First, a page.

The bunny or the egg? A (sort of) history of Easter

by Andrea Mulder-Slater

I still remember the first time I saw the Easter Bunny. Not that there was ever a second time and to be honest, it wasn’t really the Easter Bunny. It was rather a 6’2” Scotsman with a really big rabbit suit. The accent gave him away. I knew Santa Claus had a Scottish accent, but the Easter Bunny? 


No, even at five – I knew better.

Our next-door neighbour Philip, was a man of many talents. The most useful was his ability to transform himself into Santa Claus, the Easter Bunny and something that resembled a hedgehog in a two-piece bathing suit. 

I still don't understood that holiday.

Philip had a deal with the parents on our block. They would leave the doors open on the eve of every major holiday, so he could wander through the houses, nibble on cookies, drink some spiked milk and deposit an egg or two for the children.

It was the 1970s.

Easter is an occasion of springtime festivals involving yellow marshmallow chicks and pink plastic grass. In Christian circles, Easter is - of course - the religious holiday commemorating the resurrection of Jesus Christ. Then, there is the Jewish festival of Passover, an important feast - linked to Easter by its position in the calendar - celebrated for seven (or eight) days. And, there are many Easter customs and legends that have little to do with Christianity or Judaism.

It is believed (by people who think about these things), that Easter originated with Ostra – the Scandinavian goddess of fertility. Ostra was such a cool mythological figure that she had her very own festival and traditions associated with this hip event – like the fertile bunny – still survive today. 



The modern Easter Bunny was first mentioned in writings in Western Europe in the 1500s. Later, in the early 1800s, the first candy bunnies – made of pastry and sugar – were baked in Germany. German settlers then introduced the special rabbit to North Americans and his arrival was considered a really huge deal for kids who believed that if they were good, the floppy-eared creature would lay a nest of multicolored eggs.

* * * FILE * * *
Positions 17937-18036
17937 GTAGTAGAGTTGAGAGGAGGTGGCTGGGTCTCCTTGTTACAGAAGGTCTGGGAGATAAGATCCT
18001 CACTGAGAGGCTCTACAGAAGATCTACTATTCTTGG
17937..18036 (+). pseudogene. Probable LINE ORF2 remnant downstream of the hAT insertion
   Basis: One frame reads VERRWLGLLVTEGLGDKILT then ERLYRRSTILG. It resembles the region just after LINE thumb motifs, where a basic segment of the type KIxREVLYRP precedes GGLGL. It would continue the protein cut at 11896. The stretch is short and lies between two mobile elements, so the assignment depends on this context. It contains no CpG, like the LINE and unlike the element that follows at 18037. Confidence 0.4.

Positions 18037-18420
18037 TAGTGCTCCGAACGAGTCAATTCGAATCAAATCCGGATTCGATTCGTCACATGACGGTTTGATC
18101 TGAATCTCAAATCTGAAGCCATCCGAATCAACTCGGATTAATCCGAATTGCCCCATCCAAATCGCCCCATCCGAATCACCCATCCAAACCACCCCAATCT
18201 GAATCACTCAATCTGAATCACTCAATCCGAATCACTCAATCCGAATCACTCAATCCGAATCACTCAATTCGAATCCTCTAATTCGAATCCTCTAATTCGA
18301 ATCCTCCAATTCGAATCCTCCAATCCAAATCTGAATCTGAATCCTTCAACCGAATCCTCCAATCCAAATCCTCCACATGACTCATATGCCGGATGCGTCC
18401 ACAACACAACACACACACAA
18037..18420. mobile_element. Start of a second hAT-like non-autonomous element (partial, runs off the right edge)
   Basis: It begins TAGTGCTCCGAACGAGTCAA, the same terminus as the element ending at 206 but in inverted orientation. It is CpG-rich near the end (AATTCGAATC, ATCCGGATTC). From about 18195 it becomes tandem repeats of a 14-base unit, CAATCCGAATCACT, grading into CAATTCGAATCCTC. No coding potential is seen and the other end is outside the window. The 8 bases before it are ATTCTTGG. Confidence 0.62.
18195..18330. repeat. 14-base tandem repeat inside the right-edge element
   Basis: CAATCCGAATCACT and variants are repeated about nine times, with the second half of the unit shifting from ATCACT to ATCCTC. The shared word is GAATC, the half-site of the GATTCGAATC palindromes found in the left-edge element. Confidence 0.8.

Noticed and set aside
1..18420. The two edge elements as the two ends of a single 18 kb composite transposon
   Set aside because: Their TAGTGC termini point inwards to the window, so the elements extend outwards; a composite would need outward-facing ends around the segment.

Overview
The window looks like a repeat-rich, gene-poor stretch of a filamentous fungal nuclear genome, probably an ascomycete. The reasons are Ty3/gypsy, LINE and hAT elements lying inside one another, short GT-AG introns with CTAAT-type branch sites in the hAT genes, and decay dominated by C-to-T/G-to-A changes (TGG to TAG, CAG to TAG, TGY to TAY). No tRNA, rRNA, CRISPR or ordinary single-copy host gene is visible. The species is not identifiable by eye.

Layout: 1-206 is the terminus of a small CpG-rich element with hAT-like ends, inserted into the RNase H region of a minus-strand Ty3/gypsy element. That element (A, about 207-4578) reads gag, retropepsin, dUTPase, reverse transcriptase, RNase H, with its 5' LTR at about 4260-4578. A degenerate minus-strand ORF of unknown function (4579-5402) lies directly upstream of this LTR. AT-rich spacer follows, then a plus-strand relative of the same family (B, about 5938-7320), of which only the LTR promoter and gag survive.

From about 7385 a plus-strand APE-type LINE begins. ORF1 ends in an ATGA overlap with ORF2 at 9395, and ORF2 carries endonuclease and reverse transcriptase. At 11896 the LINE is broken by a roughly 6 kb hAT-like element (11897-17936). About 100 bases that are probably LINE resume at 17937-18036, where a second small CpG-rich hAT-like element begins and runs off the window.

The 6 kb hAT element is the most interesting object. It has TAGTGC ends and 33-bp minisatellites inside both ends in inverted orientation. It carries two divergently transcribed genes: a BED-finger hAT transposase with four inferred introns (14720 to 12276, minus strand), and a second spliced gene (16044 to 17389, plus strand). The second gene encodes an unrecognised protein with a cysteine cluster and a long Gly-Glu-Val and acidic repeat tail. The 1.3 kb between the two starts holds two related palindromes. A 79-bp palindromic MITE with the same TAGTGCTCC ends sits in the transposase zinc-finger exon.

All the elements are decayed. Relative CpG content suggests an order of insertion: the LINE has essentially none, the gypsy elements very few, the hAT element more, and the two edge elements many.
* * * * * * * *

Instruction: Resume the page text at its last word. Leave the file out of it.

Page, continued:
What farms did these children live on.

Of all the symbols associated with Easter, the egg is the most identifiable and the easiest to digest - with a little salt, and a dash of pepper. Originally, eggs were painted with bright colors to represent the sunlight of spring and they were exchanged by romantic admirers - much the same as Valentines.

Different cultures have their own ways of prettying up eggs. In Greece, eggs are painted crimson to represent the blood of Christ. In parts of Austria, eggs are pierced at the ends and the innards are blown into a bowl. The hollow shells are dyed and hung from shrubs, trees and the tallest girls at the high school dance. Slavic folks decorate their eggs with gold and silver designs and Ukrainians create beautiful works of art using a technique called Pysanski.



Eggs play an important role in Easter sports too. For example, those wacky Romans celebrated the Easter season by running races on an oval track and giving each other eggs as prizes. And we all know about that other traditional Easter game – the egg hunt. That’s when your offbeat uncle runs down the street wearing nothing but rabbit ears and a smile while shouting, “Here comes Peter F*#&ing Cottontail!”

Then again, maybe that’s just my family.

No, really.

The Social Net Worth

by Andrea Mulder-Slater